Samuel L. Jackson narrates this essential, Oscar-nominated documentary which explores the history of racism in the United States through the writings of social activist James Baldwin. Baldwin devoted his life to putting his experience of being a Black man into words, making crucial observations on American race relations.
Set during one of the largest race riots in American history, this film recreates a racially-charged incident of police brutality that occurred at the Algiers Motel in 1967. John Boyega – one of the strongest celebrity voices at the heart of the recent movement – stars as a security guard who is unwillingly caught up in the inhumane acts.
Ava DuVernay (Selma) directs this documentary that likens the widespread mass incarceration of coloured people in America to a continuation of slavery. Named after the US constitution's 13th amendment, which abolished slavery in 1865, the Oscar-nominated film is provocative, challenging and packed with information.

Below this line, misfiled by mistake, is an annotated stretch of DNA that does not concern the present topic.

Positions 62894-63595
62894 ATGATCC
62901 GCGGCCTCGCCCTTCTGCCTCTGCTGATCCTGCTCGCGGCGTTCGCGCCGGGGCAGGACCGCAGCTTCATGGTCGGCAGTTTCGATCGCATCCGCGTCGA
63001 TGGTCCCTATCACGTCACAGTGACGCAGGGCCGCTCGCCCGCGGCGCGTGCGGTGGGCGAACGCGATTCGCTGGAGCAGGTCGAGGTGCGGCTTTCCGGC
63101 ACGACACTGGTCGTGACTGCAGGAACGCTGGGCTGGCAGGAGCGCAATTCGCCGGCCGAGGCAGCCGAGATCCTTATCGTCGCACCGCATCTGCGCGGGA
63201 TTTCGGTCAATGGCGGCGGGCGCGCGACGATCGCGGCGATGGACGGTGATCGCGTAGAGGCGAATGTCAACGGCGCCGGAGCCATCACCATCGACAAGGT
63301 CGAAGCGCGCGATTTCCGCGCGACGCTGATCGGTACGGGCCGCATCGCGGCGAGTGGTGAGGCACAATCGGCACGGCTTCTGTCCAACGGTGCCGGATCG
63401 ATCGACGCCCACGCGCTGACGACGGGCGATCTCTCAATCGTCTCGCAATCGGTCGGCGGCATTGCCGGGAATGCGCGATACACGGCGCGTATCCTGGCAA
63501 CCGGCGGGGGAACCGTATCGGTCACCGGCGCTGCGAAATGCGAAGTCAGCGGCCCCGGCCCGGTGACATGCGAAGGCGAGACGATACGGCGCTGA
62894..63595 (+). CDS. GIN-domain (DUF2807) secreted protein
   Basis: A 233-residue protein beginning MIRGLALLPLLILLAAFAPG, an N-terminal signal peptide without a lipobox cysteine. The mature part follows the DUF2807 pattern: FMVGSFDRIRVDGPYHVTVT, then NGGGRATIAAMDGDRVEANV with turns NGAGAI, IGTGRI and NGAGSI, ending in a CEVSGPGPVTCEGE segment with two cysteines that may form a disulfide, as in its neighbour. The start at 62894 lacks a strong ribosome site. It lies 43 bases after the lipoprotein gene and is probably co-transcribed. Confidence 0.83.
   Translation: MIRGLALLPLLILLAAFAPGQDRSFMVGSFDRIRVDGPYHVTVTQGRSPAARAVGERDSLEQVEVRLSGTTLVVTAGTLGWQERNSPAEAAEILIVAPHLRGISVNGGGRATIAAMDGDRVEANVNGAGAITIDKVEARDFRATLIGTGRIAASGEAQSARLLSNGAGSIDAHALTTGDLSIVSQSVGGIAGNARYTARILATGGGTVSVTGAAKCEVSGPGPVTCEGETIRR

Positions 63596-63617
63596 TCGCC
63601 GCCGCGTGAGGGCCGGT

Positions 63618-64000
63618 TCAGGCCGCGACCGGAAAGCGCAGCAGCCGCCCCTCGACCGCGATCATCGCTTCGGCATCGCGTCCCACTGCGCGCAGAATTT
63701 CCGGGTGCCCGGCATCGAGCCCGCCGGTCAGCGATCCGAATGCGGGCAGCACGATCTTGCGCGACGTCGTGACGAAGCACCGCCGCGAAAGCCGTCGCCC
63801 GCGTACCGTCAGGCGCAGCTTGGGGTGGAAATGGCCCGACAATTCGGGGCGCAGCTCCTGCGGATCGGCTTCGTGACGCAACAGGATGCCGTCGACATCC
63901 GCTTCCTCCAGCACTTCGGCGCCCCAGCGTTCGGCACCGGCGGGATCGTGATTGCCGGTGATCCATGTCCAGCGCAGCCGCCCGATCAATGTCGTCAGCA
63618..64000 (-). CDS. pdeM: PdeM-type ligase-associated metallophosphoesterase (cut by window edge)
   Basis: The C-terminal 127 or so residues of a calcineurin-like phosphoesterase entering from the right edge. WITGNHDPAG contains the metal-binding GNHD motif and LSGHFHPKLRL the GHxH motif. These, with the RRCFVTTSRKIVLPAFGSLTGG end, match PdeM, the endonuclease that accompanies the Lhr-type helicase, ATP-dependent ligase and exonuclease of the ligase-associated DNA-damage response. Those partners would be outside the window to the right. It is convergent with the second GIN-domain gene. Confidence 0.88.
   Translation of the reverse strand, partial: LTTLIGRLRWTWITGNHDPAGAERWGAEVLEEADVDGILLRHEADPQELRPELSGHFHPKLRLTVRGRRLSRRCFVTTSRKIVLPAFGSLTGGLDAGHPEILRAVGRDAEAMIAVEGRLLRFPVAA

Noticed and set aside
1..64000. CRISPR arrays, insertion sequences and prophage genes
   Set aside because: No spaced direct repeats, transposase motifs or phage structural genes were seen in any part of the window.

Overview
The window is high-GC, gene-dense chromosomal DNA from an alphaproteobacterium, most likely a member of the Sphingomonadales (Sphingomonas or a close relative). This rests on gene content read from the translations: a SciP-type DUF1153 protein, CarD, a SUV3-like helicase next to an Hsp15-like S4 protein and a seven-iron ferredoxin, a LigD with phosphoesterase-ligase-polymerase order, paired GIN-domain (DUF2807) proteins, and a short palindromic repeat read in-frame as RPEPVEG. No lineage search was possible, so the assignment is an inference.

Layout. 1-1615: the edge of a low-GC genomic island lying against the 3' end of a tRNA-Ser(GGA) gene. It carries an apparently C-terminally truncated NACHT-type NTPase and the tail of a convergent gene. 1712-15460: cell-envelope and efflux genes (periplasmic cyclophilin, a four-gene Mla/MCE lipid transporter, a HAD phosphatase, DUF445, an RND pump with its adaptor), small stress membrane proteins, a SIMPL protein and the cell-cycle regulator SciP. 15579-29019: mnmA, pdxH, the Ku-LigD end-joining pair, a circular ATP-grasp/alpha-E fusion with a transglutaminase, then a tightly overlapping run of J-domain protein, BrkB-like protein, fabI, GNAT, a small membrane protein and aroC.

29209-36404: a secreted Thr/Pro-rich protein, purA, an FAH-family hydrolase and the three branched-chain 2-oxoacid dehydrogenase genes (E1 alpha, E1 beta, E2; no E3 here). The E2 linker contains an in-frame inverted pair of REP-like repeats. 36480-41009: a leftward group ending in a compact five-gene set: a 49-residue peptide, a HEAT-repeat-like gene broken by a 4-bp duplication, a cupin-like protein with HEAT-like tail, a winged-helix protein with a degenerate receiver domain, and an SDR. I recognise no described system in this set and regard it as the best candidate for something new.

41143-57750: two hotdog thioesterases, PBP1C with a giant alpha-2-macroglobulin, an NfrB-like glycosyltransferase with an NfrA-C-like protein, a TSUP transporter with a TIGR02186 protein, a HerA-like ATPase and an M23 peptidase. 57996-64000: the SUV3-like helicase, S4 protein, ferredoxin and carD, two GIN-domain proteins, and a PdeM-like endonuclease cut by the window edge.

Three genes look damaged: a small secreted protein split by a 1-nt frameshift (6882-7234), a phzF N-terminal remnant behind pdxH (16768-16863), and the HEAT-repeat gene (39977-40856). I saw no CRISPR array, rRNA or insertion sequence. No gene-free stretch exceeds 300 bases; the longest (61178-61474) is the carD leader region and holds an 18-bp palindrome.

Racism exists in Australia too, and it would be remiss of us not to mention Indigenous AFL footballer Adam Goodes as a confronting example of this. This acclaimed documentary focusses on the final chapter of Goodes’ playing career when he took a stand on racism and became the centre of a debate that divided the nation.
The influential debut of both Mikkelsen and director Refn (Drive, Bronson), this grisly Danish crime thriller follows a drug pusher (Bodnia) as he desperately tries to recoup a large debt after a deal gone wrong. Mikkelsen plays his dimwitted skinhead sidekick – who goes on to become the lead character in Refn's 2004 sequel.
With a bleeding tear duct and a memorable torture scene, Mikkelsen's turn as villainous banker Le Chiffre is bound to live on in the pantheon of Bond baddies. Daniel Craig's stellar back-to-basics debut as 007 also finally gave Mikkelsen international recognition, as the two men face off in a high-stakes game of poker.